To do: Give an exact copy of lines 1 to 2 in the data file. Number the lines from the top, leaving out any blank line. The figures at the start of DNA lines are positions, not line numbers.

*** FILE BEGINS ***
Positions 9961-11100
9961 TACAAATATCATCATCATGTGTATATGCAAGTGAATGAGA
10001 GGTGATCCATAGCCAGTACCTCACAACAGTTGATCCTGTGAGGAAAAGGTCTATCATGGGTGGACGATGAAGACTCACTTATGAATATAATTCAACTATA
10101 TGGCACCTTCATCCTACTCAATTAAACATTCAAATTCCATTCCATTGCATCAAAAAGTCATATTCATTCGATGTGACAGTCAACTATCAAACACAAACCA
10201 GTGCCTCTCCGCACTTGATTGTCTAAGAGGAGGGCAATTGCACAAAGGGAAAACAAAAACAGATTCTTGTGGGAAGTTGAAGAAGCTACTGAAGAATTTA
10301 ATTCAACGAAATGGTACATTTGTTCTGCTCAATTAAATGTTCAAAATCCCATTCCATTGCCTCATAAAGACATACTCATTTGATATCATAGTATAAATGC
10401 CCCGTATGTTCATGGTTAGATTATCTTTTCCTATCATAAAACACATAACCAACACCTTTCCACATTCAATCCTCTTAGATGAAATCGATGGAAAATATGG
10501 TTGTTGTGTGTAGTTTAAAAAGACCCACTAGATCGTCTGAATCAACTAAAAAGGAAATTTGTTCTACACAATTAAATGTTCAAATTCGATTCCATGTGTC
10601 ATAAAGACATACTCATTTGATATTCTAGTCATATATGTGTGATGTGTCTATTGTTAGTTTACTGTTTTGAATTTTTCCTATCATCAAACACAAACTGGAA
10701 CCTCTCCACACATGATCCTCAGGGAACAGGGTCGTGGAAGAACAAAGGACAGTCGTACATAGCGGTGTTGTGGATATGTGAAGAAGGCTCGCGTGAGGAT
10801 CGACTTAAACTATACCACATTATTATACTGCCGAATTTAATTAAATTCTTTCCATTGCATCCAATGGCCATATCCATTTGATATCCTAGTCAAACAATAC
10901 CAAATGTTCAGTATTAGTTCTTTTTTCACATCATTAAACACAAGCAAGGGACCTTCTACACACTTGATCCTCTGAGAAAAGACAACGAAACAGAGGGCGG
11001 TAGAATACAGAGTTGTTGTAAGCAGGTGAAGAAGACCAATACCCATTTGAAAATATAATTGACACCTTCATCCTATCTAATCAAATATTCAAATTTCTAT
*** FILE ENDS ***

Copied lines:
Positions 9961-11100
9961 TACAAATATCATCATCATGTGTATATGCAAGTGAATGAGA